Monsieur le Bad-Ass (Belcastel)
There is nothing particularly remarkable about this shot at the château in Belcastel, except that it occurred to me that the silhouette and backlighting around the suit of armor seemed to slightly "bring it to life", giving it a slightly ominous and imminent presence. I think the effect is even more pronounced in the photograph. Improvement-wise, I could have done a better job with the angle in hiding and masking the glass window and its frame behind the arch. Together they rob the scene of its "authenticity" and subtly add back a museum-like flavor.
Im actually pretty happy with this one overall. Its not obvious from the photo (part of why I like it) but this is the roof of a small chapel near the château at Brousse-le-Chateau (my home base while in Aveyron). I was fascinated by the rooftop "ecosystem" evolving. The colors and lighting, I think, are good. A slightly different angle might have brought out the foreground pink flower better.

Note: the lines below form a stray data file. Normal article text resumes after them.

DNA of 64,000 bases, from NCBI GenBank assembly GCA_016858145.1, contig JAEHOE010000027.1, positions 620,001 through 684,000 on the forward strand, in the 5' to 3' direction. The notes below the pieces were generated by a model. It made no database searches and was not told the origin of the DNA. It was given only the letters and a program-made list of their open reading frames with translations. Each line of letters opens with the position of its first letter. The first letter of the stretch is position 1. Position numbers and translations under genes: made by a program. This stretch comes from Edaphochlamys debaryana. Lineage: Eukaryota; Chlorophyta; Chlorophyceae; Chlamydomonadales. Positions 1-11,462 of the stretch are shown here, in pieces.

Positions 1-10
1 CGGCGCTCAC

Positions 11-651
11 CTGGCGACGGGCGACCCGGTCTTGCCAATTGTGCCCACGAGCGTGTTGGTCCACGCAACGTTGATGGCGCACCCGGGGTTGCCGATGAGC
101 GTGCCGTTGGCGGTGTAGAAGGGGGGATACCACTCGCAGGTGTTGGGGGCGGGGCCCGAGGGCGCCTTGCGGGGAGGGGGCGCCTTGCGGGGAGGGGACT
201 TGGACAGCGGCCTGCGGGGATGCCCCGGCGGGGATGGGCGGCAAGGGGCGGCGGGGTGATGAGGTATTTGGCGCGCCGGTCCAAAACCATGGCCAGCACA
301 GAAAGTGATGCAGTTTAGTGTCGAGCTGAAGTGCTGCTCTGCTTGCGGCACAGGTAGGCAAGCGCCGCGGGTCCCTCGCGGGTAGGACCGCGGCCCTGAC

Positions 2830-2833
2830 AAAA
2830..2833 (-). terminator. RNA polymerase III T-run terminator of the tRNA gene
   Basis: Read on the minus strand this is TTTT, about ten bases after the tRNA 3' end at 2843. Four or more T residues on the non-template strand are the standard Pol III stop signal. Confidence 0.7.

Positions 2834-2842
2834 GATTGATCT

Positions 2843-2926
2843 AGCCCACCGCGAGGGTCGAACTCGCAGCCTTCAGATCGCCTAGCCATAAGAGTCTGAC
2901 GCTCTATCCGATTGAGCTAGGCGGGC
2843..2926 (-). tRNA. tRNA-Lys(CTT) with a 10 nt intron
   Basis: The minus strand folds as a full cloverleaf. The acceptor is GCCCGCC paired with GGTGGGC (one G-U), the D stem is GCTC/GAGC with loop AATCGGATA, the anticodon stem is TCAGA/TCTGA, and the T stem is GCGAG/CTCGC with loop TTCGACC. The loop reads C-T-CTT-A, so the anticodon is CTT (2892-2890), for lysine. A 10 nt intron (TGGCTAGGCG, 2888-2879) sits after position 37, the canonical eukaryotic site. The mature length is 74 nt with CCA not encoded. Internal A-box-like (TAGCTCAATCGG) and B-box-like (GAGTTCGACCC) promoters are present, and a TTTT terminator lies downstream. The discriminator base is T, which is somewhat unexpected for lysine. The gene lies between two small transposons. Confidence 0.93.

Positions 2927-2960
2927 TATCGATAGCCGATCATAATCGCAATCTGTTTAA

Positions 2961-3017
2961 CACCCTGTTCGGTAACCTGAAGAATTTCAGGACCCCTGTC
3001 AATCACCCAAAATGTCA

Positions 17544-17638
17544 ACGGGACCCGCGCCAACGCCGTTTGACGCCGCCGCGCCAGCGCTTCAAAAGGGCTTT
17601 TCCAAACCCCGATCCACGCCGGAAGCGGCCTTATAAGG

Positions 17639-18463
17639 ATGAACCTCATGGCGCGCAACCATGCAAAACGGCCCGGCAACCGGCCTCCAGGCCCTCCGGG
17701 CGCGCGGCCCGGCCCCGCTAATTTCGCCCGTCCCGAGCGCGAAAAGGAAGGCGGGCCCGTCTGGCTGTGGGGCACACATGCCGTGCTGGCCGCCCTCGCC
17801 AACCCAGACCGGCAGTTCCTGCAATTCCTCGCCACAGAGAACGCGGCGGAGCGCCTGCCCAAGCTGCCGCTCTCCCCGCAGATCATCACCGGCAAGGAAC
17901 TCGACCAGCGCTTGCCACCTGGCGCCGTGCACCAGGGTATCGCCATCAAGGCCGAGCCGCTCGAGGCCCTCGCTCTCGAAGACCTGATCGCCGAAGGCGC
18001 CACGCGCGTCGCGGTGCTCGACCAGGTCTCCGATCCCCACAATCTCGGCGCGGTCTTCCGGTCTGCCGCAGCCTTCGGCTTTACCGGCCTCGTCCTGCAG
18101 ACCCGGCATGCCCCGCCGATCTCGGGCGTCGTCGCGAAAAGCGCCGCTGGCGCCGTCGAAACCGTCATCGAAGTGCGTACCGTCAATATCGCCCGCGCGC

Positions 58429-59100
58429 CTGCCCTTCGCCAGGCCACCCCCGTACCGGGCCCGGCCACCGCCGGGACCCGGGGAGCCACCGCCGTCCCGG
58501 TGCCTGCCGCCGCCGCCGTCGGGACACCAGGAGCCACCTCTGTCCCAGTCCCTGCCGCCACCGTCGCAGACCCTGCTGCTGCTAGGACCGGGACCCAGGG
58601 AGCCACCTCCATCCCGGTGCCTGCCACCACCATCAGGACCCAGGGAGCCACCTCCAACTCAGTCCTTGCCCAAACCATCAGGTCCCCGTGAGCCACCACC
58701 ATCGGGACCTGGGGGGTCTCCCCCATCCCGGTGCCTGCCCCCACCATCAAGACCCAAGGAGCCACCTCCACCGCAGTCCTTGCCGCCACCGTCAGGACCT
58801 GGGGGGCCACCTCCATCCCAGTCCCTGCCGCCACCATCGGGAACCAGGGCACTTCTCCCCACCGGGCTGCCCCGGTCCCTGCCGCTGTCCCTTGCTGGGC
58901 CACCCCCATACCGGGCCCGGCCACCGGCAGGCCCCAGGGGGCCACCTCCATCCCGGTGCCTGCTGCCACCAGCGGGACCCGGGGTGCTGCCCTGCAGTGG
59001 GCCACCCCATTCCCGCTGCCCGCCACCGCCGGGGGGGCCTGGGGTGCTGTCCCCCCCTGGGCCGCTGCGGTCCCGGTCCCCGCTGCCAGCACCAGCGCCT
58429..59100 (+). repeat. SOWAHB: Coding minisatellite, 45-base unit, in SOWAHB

The cellars of Albi
This is not the most aesthetically pleasing of photos (although the houses in the upper layers are quite pretty), but what intrigued me were the subterranean layers of doors and arches, plus their inaccessibility. As interest spots on the photograph they raise all sorts of questions ... who owns them? How do you get to them? Are they still in use? What were they used for? In retrospect this is a case where if I knew what I was doing - and had the time - I think I could have spent a good half day searching for the right angle, lighting and composition to bring out what intrigued me about the doors.
Im actually quite happy with this shot as it stands. The slightly eerie lighting effect isnt HDR, or Photoshop tricks - all I did was boost the highlights a smidge in iPhoto to bring out the cloud texture. I love the upward angle and honestly I think perspective adds a lot over the "full frontal" approach most of the photos of the château that I can find. Overall this photo gives me distinct "Ninth Gate" vibes!